Reports over the last week showcased that the newest Intel non-K variant Alder Lake processors could overclock—and for an inexpensive chipset, is enticing for enthusiasts. However, Intel warns not to, stressing that overclocking the processor would void the warranty of the chip and damage both itself and the computer components.
Intel emphasizes not overclock your new non-K Alder Lake chips or losing your warranty, the processor, and possibly other internal computer devices.
Tom's Hardware had reached out to Intel after the news about the process broke, and today the company responded to the news source. Intel states that the overclocking capability of the new non-K chip series is not under support for the chipset. Regardless, the company also did not say that information specifically, so we are unsure of the exact status of the overclocking process of the new non-K Alder Lake series of processors.
YouTuber der8auer had shown the capabilities of the overclocking process in the new Intel series of chips last weekend. He explained a setting called BCLK, which unlocks the ability for the Alder Lake-S chips.
On Monday, der8auer tested other S series processors, such as the Intel Celeron G6900 and i3-12100 chips.
The Alder Lake-S series processors were gaining a lot of press and popularity before their release date. On Monday, overclocking fanatic "Phantom K" achieved the world record for the Intel Core i3-12300 chip; the Korean overclocker attains a frequency of 5441.7 MHz in slightly over 33 seconds. The overclocking enthusiast's second video on Saturday shows that he could push the Celeron processor to 5,338 MHz—an overclocking increase of 57 percent using standard cooling options.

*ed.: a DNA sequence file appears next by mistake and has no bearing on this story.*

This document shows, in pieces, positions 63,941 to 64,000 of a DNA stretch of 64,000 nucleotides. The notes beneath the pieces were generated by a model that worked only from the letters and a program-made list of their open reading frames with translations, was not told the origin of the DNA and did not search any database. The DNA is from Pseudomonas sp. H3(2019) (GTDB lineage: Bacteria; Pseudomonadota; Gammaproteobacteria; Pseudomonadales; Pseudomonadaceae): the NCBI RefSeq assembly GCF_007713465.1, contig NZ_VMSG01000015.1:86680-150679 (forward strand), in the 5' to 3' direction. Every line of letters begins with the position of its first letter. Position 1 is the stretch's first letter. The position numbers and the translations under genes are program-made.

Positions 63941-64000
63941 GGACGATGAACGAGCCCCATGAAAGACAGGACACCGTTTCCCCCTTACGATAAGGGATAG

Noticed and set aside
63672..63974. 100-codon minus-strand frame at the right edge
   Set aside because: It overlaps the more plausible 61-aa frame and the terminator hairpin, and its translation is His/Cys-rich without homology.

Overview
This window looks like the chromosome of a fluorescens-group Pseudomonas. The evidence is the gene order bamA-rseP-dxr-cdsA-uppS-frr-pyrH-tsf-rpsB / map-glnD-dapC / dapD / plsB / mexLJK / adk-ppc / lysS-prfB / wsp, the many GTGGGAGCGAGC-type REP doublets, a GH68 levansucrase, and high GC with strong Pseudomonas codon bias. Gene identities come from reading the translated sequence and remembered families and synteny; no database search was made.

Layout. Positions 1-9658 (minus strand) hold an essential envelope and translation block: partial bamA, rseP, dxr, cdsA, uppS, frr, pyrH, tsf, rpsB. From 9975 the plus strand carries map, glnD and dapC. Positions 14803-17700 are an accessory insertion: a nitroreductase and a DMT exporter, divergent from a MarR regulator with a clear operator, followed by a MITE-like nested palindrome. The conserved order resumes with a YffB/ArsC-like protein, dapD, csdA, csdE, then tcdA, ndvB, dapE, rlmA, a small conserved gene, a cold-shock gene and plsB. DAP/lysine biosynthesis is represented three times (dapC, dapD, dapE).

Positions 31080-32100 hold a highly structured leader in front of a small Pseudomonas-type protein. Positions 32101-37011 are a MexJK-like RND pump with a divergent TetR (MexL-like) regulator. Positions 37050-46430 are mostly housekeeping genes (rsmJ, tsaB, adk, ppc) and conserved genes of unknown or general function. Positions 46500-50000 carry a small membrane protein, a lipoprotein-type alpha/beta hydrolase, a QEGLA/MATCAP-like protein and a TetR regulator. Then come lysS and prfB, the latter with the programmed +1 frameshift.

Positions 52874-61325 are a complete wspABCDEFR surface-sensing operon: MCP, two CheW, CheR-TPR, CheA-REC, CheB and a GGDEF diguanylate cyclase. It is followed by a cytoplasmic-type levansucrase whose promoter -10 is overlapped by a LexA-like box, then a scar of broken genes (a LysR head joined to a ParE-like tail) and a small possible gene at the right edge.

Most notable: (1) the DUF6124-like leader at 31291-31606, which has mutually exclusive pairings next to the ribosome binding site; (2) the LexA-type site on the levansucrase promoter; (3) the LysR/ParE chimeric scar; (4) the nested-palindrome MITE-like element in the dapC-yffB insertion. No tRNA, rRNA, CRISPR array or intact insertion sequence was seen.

Image source: der8auer via Tom's Hardware.
YouTuber der8auer reports that a large motherboard manufacturer was designing a B660 series board that allows for DDR4 capability, implicating that we will be seeing an affordable entry for the Alder Lake-S series chips. The BCLK function appears in the BIOS settings of the ASUS STRIX B660G, ASUS B660F, and the ASRock B660 Steel Legend motherboards. The only board that der8auer tested was the ASUS ROG Maximus series.
Intel's statement to Tom's Hardware today explains that:
Intel’s 12th Gen non-K processors were not designed for overclocking. Intel does not warranty the operation of processors beyond their specifications. Altering clock frequency or voltage may damage or reduce the useful life of the processor and other system components, and may reduce system stability and performance.
Intel seeing the chip's capability seems to have caused alarm for the company but does not signify that the company wants the overclocking of their new chips to stop. It is under speculation that the capability was an error in the coding for the Alder Lake-S series. The company will release an update to remove the current setting from happening in future motherboard releases.